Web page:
I have set out, in the annex, the main issues raised during the consultation. It should be noted, however, that this represents only a summary of preliminary views emerging from attendance at consultation events, meetings and correspondence. It is not in any way a proper analysis of these views, something that will follow in due course, when final submissions are received from organisations and individuals.
I will, of course, keep you informed.
I am copying this letter to Roy Beggs Jnr MLA.
DR SEÁN FARREN MLA
CONSULTATION FORUM WITH NILGA
On the domestic side, there were mixed responses. Some favoured a capital based banded system, taxed on ownership. Vacant property should be taxed, at a lower level initially, increasing over time. They were strongly in favour of water metering, rather than a flat rate. They were opposed to domestic reliefs, feeling they complicate the rates system and that hardship is better dealt with by the benefits system. Any reliefs that did exist should be targeted and means tested. On the non-domestic side, the rental value should remain as the basis for valuation, and rates liability should be with the owner rather than the occupier. Industrial derating should be removed, and small/medium enterprises given relief instead. Charity shops and hostels should pay rates.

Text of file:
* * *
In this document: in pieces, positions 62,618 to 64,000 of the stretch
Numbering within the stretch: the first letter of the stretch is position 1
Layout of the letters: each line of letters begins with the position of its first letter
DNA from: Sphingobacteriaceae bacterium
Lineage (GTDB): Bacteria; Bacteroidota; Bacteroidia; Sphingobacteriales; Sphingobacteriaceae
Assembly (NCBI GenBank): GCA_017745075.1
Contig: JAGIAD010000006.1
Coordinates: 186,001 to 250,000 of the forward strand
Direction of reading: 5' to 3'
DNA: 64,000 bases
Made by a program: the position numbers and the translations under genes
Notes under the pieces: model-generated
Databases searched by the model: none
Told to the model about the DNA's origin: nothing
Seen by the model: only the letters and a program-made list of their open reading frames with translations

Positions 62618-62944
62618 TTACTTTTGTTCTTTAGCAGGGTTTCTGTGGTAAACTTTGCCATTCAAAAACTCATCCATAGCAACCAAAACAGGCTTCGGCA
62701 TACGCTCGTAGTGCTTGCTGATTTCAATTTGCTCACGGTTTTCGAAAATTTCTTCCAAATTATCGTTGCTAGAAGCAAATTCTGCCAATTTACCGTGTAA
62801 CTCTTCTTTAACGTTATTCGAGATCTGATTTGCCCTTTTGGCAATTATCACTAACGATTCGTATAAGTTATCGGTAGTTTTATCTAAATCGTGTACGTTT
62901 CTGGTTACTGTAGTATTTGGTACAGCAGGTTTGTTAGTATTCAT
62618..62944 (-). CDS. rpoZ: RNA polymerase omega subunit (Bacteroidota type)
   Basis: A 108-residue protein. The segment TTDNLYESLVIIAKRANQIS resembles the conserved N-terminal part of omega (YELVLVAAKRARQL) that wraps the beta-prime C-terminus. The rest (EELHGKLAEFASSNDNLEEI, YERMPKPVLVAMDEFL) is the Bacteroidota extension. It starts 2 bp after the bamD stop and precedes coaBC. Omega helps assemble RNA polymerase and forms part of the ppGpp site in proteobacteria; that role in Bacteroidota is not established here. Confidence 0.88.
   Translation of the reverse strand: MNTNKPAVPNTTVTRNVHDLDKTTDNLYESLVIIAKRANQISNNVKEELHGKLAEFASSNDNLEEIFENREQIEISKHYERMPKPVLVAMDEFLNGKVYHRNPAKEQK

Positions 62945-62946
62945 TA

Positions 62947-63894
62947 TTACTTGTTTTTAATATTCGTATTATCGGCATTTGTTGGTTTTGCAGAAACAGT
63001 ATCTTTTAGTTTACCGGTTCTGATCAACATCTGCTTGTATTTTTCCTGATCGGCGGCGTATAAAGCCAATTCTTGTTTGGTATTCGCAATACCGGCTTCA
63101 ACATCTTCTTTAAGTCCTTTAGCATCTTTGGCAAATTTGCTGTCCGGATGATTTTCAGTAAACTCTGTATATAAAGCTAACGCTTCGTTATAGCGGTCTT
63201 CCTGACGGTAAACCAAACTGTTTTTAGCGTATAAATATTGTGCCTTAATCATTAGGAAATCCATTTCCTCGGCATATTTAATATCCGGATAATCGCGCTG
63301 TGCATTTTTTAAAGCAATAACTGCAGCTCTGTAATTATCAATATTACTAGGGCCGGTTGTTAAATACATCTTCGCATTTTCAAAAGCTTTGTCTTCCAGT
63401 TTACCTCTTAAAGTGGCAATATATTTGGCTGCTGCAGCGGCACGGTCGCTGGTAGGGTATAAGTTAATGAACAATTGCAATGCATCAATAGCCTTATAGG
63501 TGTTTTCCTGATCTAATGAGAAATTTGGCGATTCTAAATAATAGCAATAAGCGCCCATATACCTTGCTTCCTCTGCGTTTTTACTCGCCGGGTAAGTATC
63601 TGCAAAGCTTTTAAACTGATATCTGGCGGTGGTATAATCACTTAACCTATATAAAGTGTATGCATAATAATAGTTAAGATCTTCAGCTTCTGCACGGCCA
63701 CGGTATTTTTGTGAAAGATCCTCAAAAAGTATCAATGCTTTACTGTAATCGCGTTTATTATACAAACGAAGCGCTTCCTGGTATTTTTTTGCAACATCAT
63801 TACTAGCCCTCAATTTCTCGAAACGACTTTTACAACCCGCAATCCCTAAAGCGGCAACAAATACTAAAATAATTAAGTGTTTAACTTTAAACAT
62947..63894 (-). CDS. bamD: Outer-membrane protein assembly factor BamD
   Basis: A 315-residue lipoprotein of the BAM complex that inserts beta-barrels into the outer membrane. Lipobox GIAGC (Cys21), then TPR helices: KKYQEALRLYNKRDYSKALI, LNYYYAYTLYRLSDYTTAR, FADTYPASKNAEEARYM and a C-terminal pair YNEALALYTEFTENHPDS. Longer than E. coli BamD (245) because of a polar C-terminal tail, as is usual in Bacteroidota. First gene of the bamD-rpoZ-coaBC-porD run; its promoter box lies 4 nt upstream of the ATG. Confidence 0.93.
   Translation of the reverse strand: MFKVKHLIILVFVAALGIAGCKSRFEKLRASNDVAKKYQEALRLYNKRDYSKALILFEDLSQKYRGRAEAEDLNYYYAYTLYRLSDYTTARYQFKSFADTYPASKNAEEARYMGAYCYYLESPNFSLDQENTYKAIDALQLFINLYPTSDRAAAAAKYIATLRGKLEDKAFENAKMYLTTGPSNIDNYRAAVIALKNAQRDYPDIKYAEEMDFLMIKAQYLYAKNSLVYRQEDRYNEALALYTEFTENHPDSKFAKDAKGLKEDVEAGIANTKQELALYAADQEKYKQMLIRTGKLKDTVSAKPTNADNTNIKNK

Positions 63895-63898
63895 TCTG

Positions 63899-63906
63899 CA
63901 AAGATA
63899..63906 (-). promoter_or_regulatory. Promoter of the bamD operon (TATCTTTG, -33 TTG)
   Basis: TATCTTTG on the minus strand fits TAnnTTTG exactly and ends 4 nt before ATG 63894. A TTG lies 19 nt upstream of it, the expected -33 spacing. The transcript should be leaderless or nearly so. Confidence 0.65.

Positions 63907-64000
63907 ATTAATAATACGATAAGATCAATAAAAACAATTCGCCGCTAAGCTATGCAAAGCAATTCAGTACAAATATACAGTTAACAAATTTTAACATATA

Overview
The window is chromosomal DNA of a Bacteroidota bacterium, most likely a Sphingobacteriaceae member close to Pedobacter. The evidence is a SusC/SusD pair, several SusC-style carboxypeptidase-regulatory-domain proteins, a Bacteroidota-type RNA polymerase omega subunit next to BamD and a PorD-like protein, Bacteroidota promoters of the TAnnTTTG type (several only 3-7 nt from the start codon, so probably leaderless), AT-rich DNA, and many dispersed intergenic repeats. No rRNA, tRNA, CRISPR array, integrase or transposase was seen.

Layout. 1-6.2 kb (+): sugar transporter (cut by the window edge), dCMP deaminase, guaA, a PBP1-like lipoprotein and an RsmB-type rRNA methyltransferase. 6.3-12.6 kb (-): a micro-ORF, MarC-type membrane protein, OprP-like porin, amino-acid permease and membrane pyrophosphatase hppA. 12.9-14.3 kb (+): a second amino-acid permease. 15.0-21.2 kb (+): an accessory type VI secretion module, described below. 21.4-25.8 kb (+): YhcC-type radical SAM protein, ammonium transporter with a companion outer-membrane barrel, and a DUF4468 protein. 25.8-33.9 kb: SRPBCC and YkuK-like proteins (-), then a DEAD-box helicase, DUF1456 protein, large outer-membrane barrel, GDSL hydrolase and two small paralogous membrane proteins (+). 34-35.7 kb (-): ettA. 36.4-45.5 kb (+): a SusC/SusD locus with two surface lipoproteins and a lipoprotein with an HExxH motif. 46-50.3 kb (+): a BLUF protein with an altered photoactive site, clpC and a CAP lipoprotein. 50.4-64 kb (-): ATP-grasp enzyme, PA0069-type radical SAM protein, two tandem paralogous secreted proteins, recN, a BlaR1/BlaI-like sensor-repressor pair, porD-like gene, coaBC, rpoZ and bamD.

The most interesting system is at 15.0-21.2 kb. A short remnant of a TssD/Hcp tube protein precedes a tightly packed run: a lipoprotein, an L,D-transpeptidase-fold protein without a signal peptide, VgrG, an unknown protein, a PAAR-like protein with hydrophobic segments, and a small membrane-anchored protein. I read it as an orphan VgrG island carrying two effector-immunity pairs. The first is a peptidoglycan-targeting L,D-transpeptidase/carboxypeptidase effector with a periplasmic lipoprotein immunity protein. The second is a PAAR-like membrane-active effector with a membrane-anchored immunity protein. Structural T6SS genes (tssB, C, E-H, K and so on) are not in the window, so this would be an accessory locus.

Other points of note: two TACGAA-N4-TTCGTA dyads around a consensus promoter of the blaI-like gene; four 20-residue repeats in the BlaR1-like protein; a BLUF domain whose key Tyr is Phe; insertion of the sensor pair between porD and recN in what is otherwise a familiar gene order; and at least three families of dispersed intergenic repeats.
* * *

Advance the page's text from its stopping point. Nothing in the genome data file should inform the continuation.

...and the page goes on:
consultation forum with the landed professions
The domestic system should be capital based, using a discrete values rather than banding. There was very strong support for water metering. On the non-domestic side, frequent revaluations, as often as every three years, were advocated. There was strong opposition to vacant rates liability, as it could dampen regeneration. Charity shops should be exempt from rates, as should other non-profit making groups. Were industrial derating to be lifted, it should be phased out gradually, and at the right time (following a revaluation).